The Vaccine Adverse Event Reporting System (VAERS) is a national early warning system to detect possible safety problems in vaccines used in the United States. VAERS accepts and analyzes reports of adverse events (AEs) after a person has received a vaccination. Anyone can report an adverse event to VAERS. Healthcare professionals are required to report certain adverse events and vaccine manufacturers are required to report all adverse events that come to their attention.
Healthcare providers are required by law to report to VAERS:
Healthcare providers are strongly encouraged to report to VAERS:
Vaccine manufacturers are required to report to VAERS all adverse events that come to their attention.
Online reporting is strongly encouraged. Please report clinically important adverse events that occur after vaccination of adults and children, even if you are not sure whether the vaccine caused the adverse event.
VAERS accepts all reports, including reports of vaccination errors. Guidance on reporting vaccination errors is available if you have additional questions.
The Vaccine Adverse Event Reporting System (VAERS) is a national early warning system to detect possible safety problems in vaccines used in the United States. VAERS accepts and analyzes reports of adverse events (AEs) after a person has received a vaccination.
Healthcare providers who administer COVID-19 vaccines should report the following to VAERS:
Healthcare providers are also encouraged to report to VAERS any additional clinically significant AEs following vaccination, even if unsure whether vaccination caused the event.
To report an adverse event (including administration errors) after Beyfortus (nirsevimab)*
*Beyfortus (nirsevimab) is not a vaccine. It is a monoclonal antibody given by injection and used in newborns, infants, and young children to protect them from respiratory syncytial virus (RSV). It may be given at the same time that vaccinations are given.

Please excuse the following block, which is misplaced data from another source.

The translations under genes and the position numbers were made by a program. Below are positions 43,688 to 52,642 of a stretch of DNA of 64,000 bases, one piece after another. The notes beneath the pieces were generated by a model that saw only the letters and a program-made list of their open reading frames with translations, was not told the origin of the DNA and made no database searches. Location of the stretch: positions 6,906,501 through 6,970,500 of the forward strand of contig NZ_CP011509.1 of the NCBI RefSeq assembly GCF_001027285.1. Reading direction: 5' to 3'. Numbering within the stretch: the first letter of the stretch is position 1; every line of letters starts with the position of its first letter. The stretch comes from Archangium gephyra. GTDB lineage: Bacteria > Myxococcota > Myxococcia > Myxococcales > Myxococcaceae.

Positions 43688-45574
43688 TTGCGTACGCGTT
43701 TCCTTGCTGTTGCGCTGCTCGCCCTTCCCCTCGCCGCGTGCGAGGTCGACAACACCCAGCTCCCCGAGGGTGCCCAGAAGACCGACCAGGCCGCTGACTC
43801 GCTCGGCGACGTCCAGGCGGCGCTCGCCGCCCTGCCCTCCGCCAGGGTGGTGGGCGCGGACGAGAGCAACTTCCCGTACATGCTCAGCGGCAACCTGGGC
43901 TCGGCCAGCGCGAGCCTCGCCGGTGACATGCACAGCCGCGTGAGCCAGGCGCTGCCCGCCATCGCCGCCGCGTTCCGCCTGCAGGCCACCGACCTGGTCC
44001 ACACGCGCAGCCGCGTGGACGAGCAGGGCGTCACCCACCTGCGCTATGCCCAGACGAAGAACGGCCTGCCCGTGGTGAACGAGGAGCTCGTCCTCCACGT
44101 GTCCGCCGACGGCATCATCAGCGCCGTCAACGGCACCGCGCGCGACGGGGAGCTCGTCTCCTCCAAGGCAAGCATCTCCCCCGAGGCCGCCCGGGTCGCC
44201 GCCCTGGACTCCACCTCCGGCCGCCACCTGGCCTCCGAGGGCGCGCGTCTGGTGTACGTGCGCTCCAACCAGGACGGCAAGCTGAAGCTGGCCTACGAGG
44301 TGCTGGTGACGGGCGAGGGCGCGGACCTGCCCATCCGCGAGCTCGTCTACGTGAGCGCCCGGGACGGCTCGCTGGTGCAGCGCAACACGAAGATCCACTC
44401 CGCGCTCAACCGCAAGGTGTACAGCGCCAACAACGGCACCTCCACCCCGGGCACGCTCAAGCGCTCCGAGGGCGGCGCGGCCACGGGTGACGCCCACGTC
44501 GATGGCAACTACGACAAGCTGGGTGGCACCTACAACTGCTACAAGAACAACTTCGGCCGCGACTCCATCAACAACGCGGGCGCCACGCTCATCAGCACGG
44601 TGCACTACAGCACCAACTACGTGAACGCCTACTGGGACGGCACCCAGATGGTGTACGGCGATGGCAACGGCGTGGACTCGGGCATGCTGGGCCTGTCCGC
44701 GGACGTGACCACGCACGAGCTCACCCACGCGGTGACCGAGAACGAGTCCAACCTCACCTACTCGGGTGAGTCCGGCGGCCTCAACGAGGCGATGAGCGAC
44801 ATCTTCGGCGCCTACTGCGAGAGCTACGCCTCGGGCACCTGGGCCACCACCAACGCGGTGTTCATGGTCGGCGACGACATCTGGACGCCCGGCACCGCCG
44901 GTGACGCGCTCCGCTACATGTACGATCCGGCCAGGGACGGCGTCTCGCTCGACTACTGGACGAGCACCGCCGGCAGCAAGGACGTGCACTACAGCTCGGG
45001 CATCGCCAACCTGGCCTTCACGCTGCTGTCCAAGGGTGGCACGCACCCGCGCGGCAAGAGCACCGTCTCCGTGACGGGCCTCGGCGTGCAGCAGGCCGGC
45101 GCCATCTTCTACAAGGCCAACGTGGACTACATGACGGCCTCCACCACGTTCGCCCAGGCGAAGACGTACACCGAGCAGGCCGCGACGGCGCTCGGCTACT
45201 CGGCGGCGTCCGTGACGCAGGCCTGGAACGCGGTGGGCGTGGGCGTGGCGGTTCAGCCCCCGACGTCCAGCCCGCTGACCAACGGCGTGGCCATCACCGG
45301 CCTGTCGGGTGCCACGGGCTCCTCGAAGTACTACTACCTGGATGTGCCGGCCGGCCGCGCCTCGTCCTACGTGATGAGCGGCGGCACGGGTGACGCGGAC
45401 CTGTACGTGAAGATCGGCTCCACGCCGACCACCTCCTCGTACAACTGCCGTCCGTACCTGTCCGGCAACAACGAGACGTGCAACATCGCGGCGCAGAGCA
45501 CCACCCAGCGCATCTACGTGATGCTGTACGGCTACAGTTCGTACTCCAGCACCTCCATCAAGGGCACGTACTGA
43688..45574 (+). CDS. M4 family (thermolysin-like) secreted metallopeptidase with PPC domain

The vaccination provider must report all serious* adverse events following administration of JYNNEOS or ACAM2000 vaccine and vaccine administration errors to the Vaccine Adverse Event Reporting System (VAERS) by submitting online at https://vaers.hhs.gov/reportevent.html.
The vaccination provider is responsible for mandatory reporting of the following listed events following JYNNEOS or ACAM2000 vaccination to VAERS:
*Serious adverse events are defined as:
Providers are encouraged to also report to VAERS any additional clinically significant AEs following vaccination, even if they are not sure if vaccination caused the event.
As of August 9, 2022, FDA issued an Emergency Use Authorization (EUA) for JYNNEOS monkeypox vaccine. It authorizes the vaccine to be administered in one of two ways:
These are considered routes of vaccination. When submitting a VAERS report, ensure that you document the Route in Section 17 of the VAERS form, by choosing “intradermal” or “subcutaneous” from the selection menu.
Knowingly filing a false VAERS report is a violation of Federal law (18 U.S. Code § 1001) punishable by fine and imprisonment.
Submit a VAERS report online. The report must be completed online and submitted in one sitting and cannot be saved and returned to at a later time. Your information will be erased if you are inactive for 20 minutes; you will receive a warning after 15 minutes.
Download the Writable PDF Form to a computer. Complete the VAERS report offline if you do not have time to complete it all at once. Return to this page to upload the completed Writable PDF form by clicking here.
If you need further assistance with reporting to VAERS, please email info@VAERS.org or call 1-800-822-7967.
What will I need to fill out the report?
Each VAERS report is assigned a VAERS identification number. This number can be used to provide additional information about the report to VAERS, if necessary. VAERS will send the identification number to the reporting individual in a confirmation letter (electronically or by mail, depending on communications preferences listed on the original report).
Other than the confirmation letter, VAERS will only reach out to the reporting individual for additional information if “essential fields” of the VAERS form are not filled out. VAERS will not contact the reporting individual by phone for follow-up. Additional information requests are sent electronically or by mail and will explain what information is missing from the report and how the reporter can update it.
The VAERS program follows up on reports classified as serious by attempting to obtain medical records to better understand the event. These requests for medical records are made directly to health institutions or public health authorities that create and maintain medical records. The medical records are added to the permanent record under the VAERS ID, compliant with privacy standards.
Information identifying the person who received the vaccine and the person who filed the report is not made available to the public. You or your health care provider may be contacted for further information after your report is received.
Information supplied in the online submission form is transmitted securely to VAERS. Visit the VAERS Privacy Policies and Disclaimers section for more information about Secure Sockets Layer and data transmission.